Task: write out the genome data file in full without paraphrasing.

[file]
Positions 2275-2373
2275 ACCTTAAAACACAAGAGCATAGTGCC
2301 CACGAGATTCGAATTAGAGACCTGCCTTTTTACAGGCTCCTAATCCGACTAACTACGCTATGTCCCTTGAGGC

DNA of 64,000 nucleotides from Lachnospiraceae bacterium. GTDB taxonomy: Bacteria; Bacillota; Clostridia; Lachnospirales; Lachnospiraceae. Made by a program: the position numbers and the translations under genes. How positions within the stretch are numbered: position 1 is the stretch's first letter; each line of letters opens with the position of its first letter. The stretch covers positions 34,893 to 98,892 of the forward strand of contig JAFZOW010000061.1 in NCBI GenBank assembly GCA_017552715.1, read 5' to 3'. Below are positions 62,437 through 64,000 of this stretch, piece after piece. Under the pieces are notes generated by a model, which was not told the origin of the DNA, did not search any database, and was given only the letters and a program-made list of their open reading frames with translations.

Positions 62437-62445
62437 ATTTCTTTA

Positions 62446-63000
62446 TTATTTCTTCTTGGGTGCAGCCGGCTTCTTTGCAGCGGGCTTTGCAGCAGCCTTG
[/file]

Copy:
Positions 2275-2373
2275 ACCTTAAAACACAAGAGCATAGTGCC
2301 CACGAGATTCGAATTAGAGACCTGCCTTTTTACAGGCTCCTAATCCGACTAACTACGCTATGTCCCTTGAGGC

DNA of 64,000 nucleotides from Lachnospiraceae bacterium. GTDB taxonomy: Bacteria; Bacillota; Clostridia; Lachnospirales; Lachnospiraceae. Made by a program: the position numbers and the translations under genes. How positions within the stretch are numbered: position 1 is the stretch's first letter; each line of letters opens with the position of its first letter. The stretch covers positions 34,893 to 98,892 of the forward strand of contig JAFZOW010000061.1 in NCBI GenBank assembly GCA_017552715.1, read 5' to 3'. Below are positions 62,437 through 64,000 of this stretch, piece after piece. Under the pieces are notes generated by a model, which was not told the origin of the DNA, did not search any database, and was given only the letters and a program-made list of their open reading frames with translations.

Positions 62437-62445
62437 ATTTCTTTA

Positions 62446-63000
62446 TTATTTCTTCTTGGGTGCAGCCGGCTTCTTTGCAGCGGGCTTTGCAGCAGCCTTG